In another embodiment of the invention, the breaching apparatus may comprise a box-like structure with hollow chambers for placing detonators therein. Again, the housing may be constructed of a material (e.g., flexible polymeric materials, such as polyester) that disintegrates upon explosion. The housing does not contain any liquid, which may cause fragments or other dangerous materials to be flown about. The hollow chambers may be positioned close to the surface of the housing that is placed and affixed to the structure to be breached (e.g., windows or shutters and the like), so that most of the explosive force is directed towards the structure being breached. The housing may be attached to a tray, adapted for holding additional explosive devices, such as but not limited to, detonating sheets. The housing may also comprise a fastener for attachment to a robotic arm, for safe remote operation.
BRIEF DESCRIPTION OF THE DRAWINGS
The present invention will be understood and appreciated more fully from the following detailed description, taken in conjunction with the drawings in which:
FIG. 1 is a simplified exploded illustration of breaching apparatus, constructed and operative in accordance with an embodiment of the present invention;
FIG. 2 is a simplified pictorial illustration of breaching apparatus, constructed and operative in accordance with another embodiment of the present invention; and
FIG. 3 is a simplified exploded illustration of breaching apparatus, constructed and operative in accordance with yet another embodiment of the present invention.
DETAILED DESCRIPTION OF EMBODIMENTS
Reference is now made to FIG. 1, which illustrates breaching apparatus 10, constructed and operative in accordance with an embodiment of the present invention.
Breaching apparatus 10 may comprise a housing 12 constructed of a material (e.g., a flexible polymeric material, such as polyester) that disintegrates (e.g., becomes powder) upon explosion without significant amounts of fragments being given off. Housing 12 may comprise two halves 12A and 12B attached to one another by a press fit. At least one of the halves of housing 12 may further comprise internal partitions 14 spaced from one another, defining grooves 16 therebetween. In the illustrated embodiment, some of the partitions 14 are positioned parallel to one another, and another partition, designated partition 14A, is positioned perpendicular to the rest of the partitions. It is appreciated that this is only one of many possible arrangements of the partitions and the invention is not limited to this arrangement.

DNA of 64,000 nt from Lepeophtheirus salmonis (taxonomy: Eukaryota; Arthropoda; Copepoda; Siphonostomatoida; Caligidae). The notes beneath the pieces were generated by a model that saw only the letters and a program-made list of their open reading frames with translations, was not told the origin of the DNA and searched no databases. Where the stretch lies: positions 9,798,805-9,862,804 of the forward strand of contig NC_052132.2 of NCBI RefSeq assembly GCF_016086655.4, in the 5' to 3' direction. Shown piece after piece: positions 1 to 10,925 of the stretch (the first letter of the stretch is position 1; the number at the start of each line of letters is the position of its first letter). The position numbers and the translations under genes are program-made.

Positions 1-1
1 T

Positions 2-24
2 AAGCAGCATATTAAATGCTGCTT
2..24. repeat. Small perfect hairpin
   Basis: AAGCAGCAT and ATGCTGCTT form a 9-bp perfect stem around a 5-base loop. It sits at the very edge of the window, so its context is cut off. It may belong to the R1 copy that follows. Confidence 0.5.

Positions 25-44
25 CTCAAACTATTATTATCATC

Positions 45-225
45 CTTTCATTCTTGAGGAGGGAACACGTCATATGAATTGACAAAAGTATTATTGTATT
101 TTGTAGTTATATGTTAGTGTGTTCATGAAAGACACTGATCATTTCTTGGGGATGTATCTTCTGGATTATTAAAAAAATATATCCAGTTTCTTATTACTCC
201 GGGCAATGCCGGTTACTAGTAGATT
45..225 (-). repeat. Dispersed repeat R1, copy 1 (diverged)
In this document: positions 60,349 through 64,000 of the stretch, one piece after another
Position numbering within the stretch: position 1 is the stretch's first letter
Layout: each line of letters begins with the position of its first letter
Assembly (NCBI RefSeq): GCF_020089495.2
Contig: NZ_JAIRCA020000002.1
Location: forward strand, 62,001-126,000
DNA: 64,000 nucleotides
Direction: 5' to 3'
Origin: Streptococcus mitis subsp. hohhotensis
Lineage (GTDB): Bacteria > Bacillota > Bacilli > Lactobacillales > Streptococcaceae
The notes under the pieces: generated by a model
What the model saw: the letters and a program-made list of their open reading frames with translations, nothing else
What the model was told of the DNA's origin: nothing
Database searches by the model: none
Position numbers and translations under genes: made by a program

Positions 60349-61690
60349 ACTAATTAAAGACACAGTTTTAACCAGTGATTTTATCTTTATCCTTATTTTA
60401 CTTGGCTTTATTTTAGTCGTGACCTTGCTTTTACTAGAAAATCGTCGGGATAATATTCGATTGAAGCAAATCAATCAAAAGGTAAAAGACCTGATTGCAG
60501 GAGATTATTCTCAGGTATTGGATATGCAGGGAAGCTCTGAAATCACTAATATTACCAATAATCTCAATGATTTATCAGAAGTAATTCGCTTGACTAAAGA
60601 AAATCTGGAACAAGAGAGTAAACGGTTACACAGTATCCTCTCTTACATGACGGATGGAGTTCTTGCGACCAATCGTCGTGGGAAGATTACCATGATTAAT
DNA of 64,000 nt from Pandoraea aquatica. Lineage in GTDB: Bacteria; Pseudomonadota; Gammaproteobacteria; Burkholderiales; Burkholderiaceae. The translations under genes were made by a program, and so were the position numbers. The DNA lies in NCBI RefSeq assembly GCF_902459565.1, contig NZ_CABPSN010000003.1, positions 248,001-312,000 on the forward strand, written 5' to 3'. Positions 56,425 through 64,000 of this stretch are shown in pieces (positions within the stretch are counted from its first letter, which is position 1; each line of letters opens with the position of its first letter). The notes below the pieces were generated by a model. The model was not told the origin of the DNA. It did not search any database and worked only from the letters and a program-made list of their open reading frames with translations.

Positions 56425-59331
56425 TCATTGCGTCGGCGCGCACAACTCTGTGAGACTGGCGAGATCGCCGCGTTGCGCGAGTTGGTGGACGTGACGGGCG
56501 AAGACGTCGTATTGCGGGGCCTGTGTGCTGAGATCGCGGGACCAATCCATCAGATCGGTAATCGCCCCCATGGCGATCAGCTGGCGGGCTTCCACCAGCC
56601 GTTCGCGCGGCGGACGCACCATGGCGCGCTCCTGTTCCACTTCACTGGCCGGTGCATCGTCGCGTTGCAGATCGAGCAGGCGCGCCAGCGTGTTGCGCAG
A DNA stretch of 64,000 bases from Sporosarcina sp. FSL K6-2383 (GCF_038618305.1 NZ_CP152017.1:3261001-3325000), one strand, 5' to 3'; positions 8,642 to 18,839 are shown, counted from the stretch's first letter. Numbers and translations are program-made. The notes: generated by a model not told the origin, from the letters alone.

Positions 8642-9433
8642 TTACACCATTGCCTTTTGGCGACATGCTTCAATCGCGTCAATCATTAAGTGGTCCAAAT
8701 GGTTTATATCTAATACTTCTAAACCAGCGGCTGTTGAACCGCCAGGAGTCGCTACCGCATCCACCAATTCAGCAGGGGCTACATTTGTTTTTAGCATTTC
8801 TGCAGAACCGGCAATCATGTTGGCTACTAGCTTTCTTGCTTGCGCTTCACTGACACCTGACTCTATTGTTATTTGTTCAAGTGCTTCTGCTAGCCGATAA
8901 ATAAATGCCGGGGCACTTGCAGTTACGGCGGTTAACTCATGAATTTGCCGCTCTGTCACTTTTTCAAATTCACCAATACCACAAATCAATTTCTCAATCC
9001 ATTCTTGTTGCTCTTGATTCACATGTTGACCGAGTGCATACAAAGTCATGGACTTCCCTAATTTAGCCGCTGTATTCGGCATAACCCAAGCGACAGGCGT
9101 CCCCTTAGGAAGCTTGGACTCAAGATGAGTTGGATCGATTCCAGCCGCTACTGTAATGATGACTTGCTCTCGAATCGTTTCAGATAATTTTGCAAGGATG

An explosive element 18 may be disposed in housing 12 capable of producing an explosive force sufficient for breaching a structure 19 (such as, but not limited to, a door). The explosive element 18 may be flexible, such as but not limited to, detonating cord (also referred to as demolition cord). A layer of the flexible explosive element 18 may be disposed in grooves 16 between partitions 14, and wrapped around one or more partitions 14, as seen in FIG. 1. The partitions 14 substantially prevent adjacent windings of the explosive element 18 from blowing up one another. As seen partially in FIG. 1, additional layers of the flexible explosive element 18 may be placed one above another.
Housing 12 may comprise an exit port 20 through which the ends of explosive element 18 may exit housing 12 for connection to detonators or other explosion initiators. For example, a detonator device 22 may be placed adjacent and coplanar to the explosive element 18.
Housing 12 may comprise an attachment device 24 for attachment to structure 19, which is to be breached. The attachment device 24 may comprise, without limitation, a multiple hook fastener (e.g., VELCRO), a vacuum attachment device, a magnetic fastener, a double-sided adhesive, a spike (e.g., sharp pins, nails or studs), screws or rivets. Housing 12 may further comprise a fastener 26 for attachment to a robotic arm 28 for safe remote operation.